"Mike has gotten to the point where he can look at a spot [in the strike zone] and hit it," says Yankees manager Joe Torre. "He's not trying to manufacture velocity anymore. He's got it now."

Glavine and Mussina aren't alone in finding new weapons. Here's a small sample of other, older players who are experiencing a rebirth of their own.

Curt Schilling Schilling

Curt Schilling: There were plenty of questions whether the Red Sox's ace, who will turn 40 in November, would rebound after a subpar 2005 season. Schilling was bothered by chronic ankle problems, and was never in good enough shape to keep his ERA from surging to a career-high 5.69.

This year, however, Schilling's ERA is more than two runs lower, while the American League batting average against him has dropped by almost 70 points. Schilling has stabilized Boston's rotation, which has been undercut by Josh Beckett's 5.26 ERA, David Wells' chronic knee problems and the fact that Matt Clement (6.68 ERA) has pitched into the seventh inning just once this season.

Schilling is so in sync, he didn't walk a batter in five starts before finally issuing one in eight innings on Tuesday against Minnesota.

Nomar Garciaparra: Garciaparra, who will turn 33 next month, is a tale of two players. The one who's been chronically injured since 2001, and the hitting machine who's finally gotten healthy in 2006 and has regained his place among the game's elite hitters.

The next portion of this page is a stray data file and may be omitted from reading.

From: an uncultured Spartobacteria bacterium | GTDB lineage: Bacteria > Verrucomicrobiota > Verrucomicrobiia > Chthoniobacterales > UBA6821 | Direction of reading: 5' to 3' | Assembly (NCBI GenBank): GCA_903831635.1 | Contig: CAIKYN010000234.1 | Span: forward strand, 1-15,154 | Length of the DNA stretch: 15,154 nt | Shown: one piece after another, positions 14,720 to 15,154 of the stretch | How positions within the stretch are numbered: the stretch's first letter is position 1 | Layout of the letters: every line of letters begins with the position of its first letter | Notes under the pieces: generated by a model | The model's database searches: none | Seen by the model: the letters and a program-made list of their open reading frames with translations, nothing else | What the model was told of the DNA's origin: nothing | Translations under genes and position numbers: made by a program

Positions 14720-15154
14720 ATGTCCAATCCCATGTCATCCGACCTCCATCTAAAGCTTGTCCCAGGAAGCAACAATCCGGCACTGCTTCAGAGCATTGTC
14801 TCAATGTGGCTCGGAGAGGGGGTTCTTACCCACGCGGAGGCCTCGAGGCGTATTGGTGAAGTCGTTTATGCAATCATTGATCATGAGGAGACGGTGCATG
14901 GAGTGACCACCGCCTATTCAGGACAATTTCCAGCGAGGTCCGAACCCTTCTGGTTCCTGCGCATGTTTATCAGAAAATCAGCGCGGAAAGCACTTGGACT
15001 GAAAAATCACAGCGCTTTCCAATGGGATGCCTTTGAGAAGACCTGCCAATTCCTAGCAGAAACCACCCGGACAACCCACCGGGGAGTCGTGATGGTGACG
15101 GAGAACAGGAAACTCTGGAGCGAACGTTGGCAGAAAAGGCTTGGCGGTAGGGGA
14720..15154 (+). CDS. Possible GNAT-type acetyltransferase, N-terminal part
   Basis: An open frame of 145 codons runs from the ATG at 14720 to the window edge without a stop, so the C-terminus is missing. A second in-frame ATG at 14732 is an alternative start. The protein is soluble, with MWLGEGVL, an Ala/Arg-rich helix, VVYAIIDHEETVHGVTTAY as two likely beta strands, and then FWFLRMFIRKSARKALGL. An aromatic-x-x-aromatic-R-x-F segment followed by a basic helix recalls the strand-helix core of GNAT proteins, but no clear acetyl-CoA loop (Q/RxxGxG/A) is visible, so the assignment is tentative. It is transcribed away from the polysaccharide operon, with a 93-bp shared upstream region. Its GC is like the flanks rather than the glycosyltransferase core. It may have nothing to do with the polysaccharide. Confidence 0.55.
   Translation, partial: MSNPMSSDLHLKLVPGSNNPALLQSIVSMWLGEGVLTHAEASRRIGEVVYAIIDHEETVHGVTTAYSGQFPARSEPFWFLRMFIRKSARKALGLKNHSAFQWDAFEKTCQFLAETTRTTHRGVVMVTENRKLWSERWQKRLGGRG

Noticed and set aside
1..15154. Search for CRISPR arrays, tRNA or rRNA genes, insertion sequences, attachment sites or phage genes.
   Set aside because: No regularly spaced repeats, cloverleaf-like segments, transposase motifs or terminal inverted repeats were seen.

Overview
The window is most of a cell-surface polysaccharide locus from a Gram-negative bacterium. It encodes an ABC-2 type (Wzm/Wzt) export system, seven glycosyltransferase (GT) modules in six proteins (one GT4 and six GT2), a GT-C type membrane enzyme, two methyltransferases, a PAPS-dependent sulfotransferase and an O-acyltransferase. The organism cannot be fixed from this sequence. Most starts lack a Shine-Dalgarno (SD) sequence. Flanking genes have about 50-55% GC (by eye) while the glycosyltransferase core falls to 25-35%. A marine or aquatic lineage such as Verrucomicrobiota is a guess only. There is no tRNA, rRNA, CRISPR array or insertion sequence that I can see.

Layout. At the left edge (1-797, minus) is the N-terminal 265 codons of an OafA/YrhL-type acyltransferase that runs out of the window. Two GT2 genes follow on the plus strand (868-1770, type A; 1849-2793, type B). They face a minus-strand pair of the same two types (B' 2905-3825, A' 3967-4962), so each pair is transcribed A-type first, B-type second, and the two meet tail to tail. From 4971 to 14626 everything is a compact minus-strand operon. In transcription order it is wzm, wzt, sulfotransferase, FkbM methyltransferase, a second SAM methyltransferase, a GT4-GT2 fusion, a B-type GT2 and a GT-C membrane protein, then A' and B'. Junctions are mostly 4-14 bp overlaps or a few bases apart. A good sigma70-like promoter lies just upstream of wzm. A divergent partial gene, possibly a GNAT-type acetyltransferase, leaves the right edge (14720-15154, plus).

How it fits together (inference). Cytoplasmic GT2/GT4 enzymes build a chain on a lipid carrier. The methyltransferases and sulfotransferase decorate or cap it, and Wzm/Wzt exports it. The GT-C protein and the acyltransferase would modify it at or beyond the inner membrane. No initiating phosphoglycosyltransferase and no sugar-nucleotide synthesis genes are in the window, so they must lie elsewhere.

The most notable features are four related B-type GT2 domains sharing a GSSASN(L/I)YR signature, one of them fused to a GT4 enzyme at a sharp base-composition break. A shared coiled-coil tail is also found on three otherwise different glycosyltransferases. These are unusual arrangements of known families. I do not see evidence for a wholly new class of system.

Nomar Garciaparra Garciaparra

Garciaparra's .359 average would be tops in the National League, were it not for a muscle strain earlier in the season that kept him out of the lineup and robbed him of the necessary at-bats to qualify. Still, the Dodgers have seen enough of the converted first baseman in his 181 at-bats to know the former American League batting champion has regained his touch.

"People who are expecting him to fade are going to be waiting a long time," Derek Lowe said recently, emphasizing Garciaparra's average -- 38 points above his career mark -- is no fluke.

"This is who he is," Lowe said.

Garciaparra told the AP his renaissance can be traced to two factors: being healthy and returning to his West Coast roots.

"I've been happy other places," Garciaparra said. "I loved Chicago, I loved Boston. [But] now I'm home."

Tom Gordon Gordon

Tom Gordon: At 38, Gordon has reinvented himself not just as the Phillies' closer, but one of the most efficient ninth-inning specialists in the National League. That's no small achievement given his age, and the fact that he'd spent two years serving as Mariano Rivera's set-up man in the Bronx.

The Yankees liked Gordon's fastball and old-fashioned 12-to-6 curveball, and tried to sign him to another two-year contract. But Gordon wanted to go back to closing, which he had mostly done from 1998 through 2003. Setting up for Rivera only whetted his appetite for his old job description.

"Mariano works so hard, he expects so much from himself," Gordon said. "He helped me understand I'm the same way."

Gordon has been almost perfect so far, converting on 18 of 19 save opportunities, allowing just 17 hits in 28 innings while striking out 37.

Bob Klapisch is a sports columnist for The Record (N.J.) and a regular contributor to ESPN.com.